Tuesday, June 7, 2011

What Happens After the Click: Part I

We often focus on the behavior, how to get behavior, maintain it, shape it, and use it.  There is this little tiny space of time and the little tiny bit of behavior that has  been fascinating me recently.   All that stuff that happens between the click and when the reinforcer is received.

Beginner students focus on all that behavior happening pre-click. And then they learn to click, give a reinforcer (often food).  Some learn about clicking and play. Some learn about utilizing other types of play (with or without the click).

But as we get a bit more experience and especially as we focus on competition or precise behaviors, we really do need to think about everything that happens.   Because every single thing that happens before the reinforcer being delivered could increase in frequency.   

Now onto some examples:

Stay Behaviors:
We click. We reinforce. If the dog gets up after the click, there are options, here are just a few.   a) Some people do not reinforce.  This however, is less common with people who are utilizing clicker training in many areas and uncommon with people who are very comfortable with clicker training. We risk the click loosing value.    b) We toss the reinforcer and keep going, using an easier criteria next time or modifying as needed.   We can recognize that the getting up was also reinforced.  c) We recognize the getting up as a result of the click. "The click ends the behavior" and some people find this desirable.   Someone at the seminar was horrified that my dog did not get up on clicks. The person thought I was not using him to his full potential, that my click was broken and it was treating my dog like he was not very smart.   The click and go is created and maintained by reinforcers tossed, thrown, somehow away.  While the dog works for the click and to get the click, we recognize that the movement, the run and chase and leaping away from the stay has also been reinforced.  Is this always bad? no. Can it work? Yes. The humans have -got- to be clear about the click before any toss or you get into some messy and problematic things.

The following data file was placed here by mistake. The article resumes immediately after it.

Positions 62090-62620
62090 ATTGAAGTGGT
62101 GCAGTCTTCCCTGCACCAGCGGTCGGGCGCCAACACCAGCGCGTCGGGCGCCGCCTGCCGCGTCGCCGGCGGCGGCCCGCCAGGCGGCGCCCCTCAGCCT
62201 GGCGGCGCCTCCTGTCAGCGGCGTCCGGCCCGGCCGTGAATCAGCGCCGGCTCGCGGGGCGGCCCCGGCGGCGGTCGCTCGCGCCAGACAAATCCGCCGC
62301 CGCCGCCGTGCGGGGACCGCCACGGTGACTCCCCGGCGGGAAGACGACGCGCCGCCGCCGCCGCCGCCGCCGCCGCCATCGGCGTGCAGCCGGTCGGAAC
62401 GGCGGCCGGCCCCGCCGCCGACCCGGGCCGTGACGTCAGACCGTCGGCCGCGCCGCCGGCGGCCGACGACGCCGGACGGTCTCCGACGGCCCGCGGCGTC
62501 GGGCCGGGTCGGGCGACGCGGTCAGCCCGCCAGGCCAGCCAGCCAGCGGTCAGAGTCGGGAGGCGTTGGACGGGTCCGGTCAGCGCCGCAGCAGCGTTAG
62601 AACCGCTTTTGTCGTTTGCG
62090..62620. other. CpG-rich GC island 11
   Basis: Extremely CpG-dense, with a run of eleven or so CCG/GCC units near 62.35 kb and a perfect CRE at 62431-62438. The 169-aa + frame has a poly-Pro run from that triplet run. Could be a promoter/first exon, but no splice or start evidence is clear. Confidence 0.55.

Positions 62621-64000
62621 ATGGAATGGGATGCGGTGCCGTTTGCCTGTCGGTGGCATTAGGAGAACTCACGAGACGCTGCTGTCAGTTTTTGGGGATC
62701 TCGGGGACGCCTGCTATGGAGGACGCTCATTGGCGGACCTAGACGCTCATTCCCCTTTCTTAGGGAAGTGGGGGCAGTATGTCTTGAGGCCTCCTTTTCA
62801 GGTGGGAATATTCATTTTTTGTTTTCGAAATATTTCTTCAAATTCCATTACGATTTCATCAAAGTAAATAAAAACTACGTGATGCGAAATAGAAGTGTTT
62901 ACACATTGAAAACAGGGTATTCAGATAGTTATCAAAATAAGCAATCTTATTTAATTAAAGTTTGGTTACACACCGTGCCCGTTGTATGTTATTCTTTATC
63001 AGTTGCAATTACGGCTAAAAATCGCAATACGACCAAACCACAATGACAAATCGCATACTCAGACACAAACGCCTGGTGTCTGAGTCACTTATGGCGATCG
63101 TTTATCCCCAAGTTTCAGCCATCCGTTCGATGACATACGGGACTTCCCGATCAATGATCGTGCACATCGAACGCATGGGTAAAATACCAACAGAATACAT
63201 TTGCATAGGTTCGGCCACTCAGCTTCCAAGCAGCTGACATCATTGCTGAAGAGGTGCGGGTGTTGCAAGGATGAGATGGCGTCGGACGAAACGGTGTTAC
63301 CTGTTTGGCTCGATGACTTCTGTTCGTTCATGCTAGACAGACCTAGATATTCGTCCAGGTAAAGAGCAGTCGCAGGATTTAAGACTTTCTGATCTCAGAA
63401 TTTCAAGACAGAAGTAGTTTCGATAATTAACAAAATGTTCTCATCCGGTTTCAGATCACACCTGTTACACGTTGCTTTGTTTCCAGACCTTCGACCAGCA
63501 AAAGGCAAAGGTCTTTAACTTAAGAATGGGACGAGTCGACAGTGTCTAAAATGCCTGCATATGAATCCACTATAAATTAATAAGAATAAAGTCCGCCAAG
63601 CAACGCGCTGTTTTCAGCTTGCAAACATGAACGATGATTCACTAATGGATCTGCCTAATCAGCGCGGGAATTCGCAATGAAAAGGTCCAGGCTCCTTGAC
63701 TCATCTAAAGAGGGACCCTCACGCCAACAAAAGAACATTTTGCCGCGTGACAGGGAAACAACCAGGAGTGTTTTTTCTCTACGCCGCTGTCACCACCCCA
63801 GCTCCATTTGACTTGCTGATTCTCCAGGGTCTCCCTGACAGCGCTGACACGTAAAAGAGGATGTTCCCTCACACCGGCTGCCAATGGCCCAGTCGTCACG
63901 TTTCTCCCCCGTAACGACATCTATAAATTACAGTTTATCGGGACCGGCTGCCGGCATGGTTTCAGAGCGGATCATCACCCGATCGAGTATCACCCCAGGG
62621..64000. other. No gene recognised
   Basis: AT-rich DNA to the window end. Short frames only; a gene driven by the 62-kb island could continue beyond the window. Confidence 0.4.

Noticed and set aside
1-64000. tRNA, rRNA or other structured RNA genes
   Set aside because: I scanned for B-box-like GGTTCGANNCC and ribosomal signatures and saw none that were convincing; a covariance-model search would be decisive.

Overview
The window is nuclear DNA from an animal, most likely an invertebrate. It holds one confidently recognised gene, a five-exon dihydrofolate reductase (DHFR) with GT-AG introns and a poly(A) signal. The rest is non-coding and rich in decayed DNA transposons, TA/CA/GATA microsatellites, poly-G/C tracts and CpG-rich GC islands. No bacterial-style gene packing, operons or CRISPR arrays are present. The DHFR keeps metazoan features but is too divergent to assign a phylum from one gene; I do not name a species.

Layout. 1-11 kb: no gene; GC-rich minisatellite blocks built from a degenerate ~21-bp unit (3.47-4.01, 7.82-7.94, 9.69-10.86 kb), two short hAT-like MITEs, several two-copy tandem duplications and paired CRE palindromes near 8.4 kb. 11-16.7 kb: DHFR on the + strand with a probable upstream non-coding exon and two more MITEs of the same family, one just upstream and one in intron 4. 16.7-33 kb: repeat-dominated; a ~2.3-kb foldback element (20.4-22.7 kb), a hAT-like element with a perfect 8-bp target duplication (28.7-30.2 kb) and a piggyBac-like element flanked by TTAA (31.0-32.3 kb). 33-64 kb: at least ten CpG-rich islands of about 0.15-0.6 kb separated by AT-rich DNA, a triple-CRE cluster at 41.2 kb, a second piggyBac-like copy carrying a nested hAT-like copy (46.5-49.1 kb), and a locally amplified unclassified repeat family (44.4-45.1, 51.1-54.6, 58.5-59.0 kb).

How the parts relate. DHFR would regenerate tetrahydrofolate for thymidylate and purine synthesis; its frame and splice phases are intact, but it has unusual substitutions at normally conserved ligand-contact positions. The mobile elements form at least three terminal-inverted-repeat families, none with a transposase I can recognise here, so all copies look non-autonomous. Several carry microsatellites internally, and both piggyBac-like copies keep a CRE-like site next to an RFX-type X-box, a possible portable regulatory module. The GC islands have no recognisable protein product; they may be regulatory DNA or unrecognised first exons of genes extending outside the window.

But we can look at it more closely.   What about a dog who doesn't get up after the click, but does some extra little paw twitches?  This is Griffin on his Stand for Exam training.  He has this little anticipatory paw patter thing.  It happens after the click.     I clicked and so I must reinforce... but it's always a dilemma.  With Good stand, click, paw patter, treat.   That paw patter is reinforced. And if I do a lot of repetitions, that is a lot of paw pattering being reinforced.  That is paw pattering increasing. 

My solutions for now?
- Not training. It doesn't improve his stand, but it does prevent the paw pattering from getting worse.
- Separately working on me moving towards him, with food, and reinforcing for stillness there.
- Tossing the food away after the click.  I'm afraid of this and getting messy things in with our behavior.
- Or, at moments where he is doing well, release and then mark-reinforce the release.   Only ever releasing when he is very still.

One of my training obsessions is placement of reinforcer. Where you place that reinforcer can not only help minimize unwanted things between the click and reinforcer, but we can maximize the things we do want, the speed, the movement, the path, the behavior.    More on all of this after-click-before-reinforcer tomorrow.

2 comments:

Erin said...

When we are teaching Go To Bed with our Guide Dog puppies, they often get up after our click. We use the food to lure them back onto the mat or into a down. For example if we click when the dog is in a down and he pops up into a sit, we give the piece of kibble on the mat so the dog has to change its position a little to get the treat. Whether he goes totally back into a down doesn't matter, it still encourages this. This helps to reinforce the stay and/or introduce the down. Perhaps there is a position from which you could give the food that would decrease or eliminate the foot movement.

Kristen said...

That's a great use of "placement of reinforcer." I've been trying different placements on the stand for exam. My hand flat and low, my hand flat and below chin height, between my fingers in those position.

Thanks to your great response...I'll try: Set on the floor between paws. MY "away" position behind or off to the side rather than front. (as his foot movements are typically in my direction, forward).